We use the Conference Board’s Help-Wanted Index (HWI) to document how immigrant supply shocks change the number of job vacancies. Our analysis reveals a sizable drop in Miami’s HWI relative to comparable cities in the first few years after the Mariel shock, followed by recovery afterward. An analysis of the text of the help-wanted ads also documents a significant decline in the relative number of low-skill vacancies advertised in the Miami Herald. Miami’s Beveridge curve shifted inward by the mid-1980s, suggesting a more efficient local labor market, in contrast to the outward nationwide shift coincident with the 1981–82 recession.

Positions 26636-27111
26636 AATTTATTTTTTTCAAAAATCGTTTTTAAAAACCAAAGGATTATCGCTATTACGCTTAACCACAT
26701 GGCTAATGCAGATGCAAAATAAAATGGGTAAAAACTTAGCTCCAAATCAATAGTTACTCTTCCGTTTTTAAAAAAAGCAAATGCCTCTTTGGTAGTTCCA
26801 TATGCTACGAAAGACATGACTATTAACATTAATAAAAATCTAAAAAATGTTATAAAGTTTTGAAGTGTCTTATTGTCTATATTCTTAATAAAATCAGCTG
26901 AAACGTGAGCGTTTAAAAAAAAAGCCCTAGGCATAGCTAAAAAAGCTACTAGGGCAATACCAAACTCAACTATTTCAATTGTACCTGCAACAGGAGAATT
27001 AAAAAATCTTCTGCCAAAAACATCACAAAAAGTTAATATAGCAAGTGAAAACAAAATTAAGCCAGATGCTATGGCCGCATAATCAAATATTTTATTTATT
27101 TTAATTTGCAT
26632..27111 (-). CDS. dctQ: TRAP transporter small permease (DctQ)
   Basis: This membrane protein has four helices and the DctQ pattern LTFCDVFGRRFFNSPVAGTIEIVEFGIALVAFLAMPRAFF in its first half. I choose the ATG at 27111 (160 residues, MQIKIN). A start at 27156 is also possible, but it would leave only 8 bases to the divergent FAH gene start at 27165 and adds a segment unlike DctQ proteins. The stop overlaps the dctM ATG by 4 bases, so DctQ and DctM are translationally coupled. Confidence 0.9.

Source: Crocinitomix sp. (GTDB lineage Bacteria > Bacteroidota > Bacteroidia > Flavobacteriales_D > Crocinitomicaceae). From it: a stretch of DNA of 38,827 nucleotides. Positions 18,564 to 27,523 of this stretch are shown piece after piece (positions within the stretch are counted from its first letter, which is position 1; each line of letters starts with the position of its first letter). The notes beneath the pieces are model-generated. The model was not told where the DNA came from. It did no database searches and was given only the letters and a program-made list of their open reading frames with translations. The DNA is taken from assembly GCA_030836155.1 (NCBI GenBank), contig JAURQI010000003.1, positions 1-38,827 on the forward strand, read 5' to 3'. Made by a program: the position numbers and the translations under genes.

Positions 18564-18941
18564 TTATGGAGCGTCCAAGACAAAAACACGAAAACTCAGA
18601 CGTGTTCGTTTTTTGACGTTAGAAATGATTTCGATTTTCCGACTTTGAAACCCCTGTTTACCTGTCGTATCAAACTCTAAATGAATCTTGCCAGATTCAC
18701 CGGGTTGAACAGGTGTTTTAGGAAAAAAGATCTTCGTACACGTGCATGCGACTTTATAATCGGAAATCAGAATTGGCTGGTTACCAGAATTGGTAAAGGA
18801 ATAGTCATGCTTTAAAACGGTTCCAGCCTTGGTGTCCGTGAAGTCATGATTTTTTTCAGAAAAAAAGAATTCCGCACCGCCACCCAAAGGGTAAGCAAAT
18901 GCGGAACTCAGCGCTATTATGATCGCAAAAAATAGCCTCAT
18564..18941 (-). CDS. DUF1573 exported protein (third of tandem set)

Anastasopoulos, L. Jason, George J. Borjas, Gavin G. Cook, and Michael Lachanski. "Job Vacancies and Immigration: Evidence from the Mariel Supply Shock." Journal of Human Capital 15.1 (Spring 2021): 1-33.